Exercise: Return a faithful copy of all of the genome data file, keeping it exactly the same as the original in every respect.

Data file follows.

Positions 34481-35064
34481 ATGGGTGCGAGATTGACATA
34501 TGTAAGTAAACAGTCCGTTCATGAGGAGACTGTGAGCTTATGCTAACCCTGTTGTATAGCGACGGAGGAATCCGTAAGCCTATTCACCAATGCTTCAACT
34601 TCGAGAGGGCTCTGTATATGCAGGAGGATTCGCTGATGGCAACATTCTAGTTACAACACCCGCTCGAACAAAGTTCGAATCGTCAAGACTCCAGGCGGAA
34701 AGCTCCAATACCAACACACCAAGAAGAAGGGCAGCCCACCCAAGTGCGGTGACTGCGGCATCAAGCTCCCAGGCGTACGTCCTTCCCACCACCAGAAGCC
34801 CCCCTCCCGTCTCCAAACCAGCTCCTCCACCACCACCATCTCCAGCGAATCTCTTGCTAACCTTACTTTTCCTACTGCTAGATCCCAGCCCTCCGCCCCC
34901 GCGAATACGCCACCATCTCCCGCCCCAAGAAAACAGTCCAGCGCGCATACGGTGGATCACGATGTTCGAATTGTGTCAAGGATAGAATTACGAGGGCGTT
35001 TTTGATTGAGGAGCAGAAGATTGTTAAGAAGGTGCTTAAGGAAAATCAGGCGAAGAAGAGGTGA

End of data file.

Positions 34481-35064
34481 ATGGGTGCGAGATTGACATA
34501 TGTAAGTAAACAGTCCGTTCATGAGGAGACTGTGAGCTTATGCTAACCCTGTTGTATAGCGACGGAGGAATCCGTAAGCCTATTCACCAATGCTTCAACT
34601 TCGAGAGGGCTCTGTATATGCAGGAGGATTCGCTGATGGCAACATTCTAGTTACAACACCCGCTCGAACAAAGTTCGAATCGTCAAGACTCCAGGCGGAA
34701 AGCTCCAATACCAACACACCAAGAAGAAGGGCAGCCCACCCAAGTGCGGTGACTGCGGCATCAAGCTCCCAGGCGTACGTCCTTCCCACCACCAGAAGCC
34801 CCCCTCCCGTCTCCAAACCAGCTCCTCCACCACCACCATCTCCAGCGAATCTCTTGCTAACCTTACTTTTCCTACTGCTAGATCCCAGCCCTCCGCCCCC
34901 GCGAATACGCCACCATCTCCCGCCCCAAGAAAACAGTCCAGCGCGCATACGGTGGATCACGATGTTCGAATTGTGTCAAGGATAGAATTACGAGGGCGTT
35001 TTTGATTGAGGAGCAGAAGATTGTTAAGAAGGTGCTTAAGGAAAATCAGGCGAAGAAGAGGTGA